Author: Chung, Fay
Publisher: Nordic Africa Inst.

Fay Chung grew up in a Chinese family in Rhodesia in the 1950s and 1960s. She studied education and literature, and became a lecturer at the University of Zambia in the early 1970s. In Zambia, she joined the Zimbabwe African National Union (ZANU), and took part in the radicalisation of the nationalist rising, which led to Zimbabwe’s independence in 1980.

The memoirs of Fay Chung give an inside view of the divisions within ZANU during the late 1970s. She witnessed the change of leadership from Sithole to Mugabe, experienced the tensions between politicians and military leaders, as well as the rise and fall of the vashandi movement, which tried to change the direction of ZANU in a more socialist direction. Within ZANU, Fay Chung was prominent in preparing educational reform, and after Independence worked for the Zimbabwean Ministry of Education and Culture – eventually as Minister. Her memoirs describe the efforts to extend access to education and to bring `education-with-production’ principles into school curricula.

Fay Chung also reflects on the ongoing crisis in Zimbabwe. While regretting the violence, she is critical of the new democratic opposition, and supports Robert Mugabe’s ‘Third Chimurenga’ as a return to the objectives of land reform and economic justice, which she sees as the ‘heartblood’ of the liberation struggle. This is an account, which will be certain to provoke many readers, and which will stimulate discussions both within Zimbabwe and abroad.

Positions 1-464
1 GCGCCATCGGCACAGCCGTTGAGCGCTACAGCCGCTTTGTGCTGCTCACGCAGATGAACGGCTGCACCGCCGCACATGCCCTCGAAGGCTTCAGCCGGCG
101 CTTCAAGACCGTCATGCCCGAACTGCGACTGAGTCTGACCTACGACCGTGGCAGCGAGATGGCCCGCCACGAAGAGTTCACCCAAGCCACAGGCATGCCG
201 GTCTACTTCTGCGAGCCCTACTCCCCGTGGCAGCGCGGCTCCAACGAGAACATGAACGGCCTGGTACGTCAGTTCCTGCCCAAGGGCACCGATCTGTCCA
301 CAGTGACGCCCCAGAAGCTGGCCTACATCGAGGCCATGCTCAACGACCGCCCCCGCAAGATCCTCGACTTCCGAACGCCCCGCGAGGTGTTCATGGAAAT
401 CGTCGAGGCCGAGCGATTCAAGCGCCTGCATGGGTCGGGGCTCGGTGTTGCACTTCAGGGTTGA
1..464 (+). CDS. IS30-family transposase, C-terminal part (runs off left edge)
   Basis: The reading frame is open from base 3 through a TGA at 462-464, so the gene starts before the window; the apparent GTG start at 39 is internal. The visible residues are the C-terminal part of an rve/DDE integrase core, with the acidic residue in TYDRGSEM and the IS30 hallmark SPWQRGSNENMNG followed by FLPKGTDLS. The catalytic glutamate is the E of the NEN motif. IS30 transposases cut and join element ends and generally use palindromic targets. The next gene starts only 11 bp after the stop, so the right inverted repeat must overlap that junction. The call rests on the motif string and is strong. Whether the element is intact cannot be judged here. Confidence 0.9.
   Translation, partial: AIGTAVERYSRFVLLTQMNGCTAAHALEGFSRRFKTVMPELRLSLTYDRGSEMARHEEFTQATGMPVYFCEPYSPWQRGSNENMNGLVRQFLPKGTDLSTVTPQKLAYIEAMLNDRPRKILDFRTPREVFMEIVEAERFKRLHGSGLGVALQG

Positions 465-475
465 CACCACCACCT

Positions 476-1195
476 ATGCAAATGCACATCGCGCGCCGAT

This edition includes an introduction by Preben Kaarsholm, which situates Fay Chung’s narrative in the context of ongoing debates about Zimbabwe.

Fay Chung in the 1980s worked in various capacities in the Zimbabwean Ministry of Education. She was Chief of the Education Cluster at UNICEF 1993-98, and the first director of the UNESCO International Institute for Capacity Building in Africa 1998-2003.


Growing up in Colonial Rhodesia
An Undergraduate in the `60s
Teaching in the Turmoil of the Townships
In Exile in Britain
Learning from the Zambia of the 1970s
Joining the Liberation Struggle in Zambia
Josiah Tongogara: Commander of ZANLA
Post-Détente Intensification of the War: Nyadzonia and Chimoio
The Formation of the Zimbabwe People’s Army (ZIPA), 1976
The Geneva Conference: Old Enemies and New Friends
Post-Détente and the Defeat of the ZANU left Wing
I End Up in a Military Camp
Traditional Religion in the Liberation Struggle
The Formation of the ZANU Department of Education
The Internal Settlement and Intensified Armed Struggle
The Lancaster House Agreement
Prelude to Independence
The Fruits of Independence
A Vision of Zimbabwe Tomorrow

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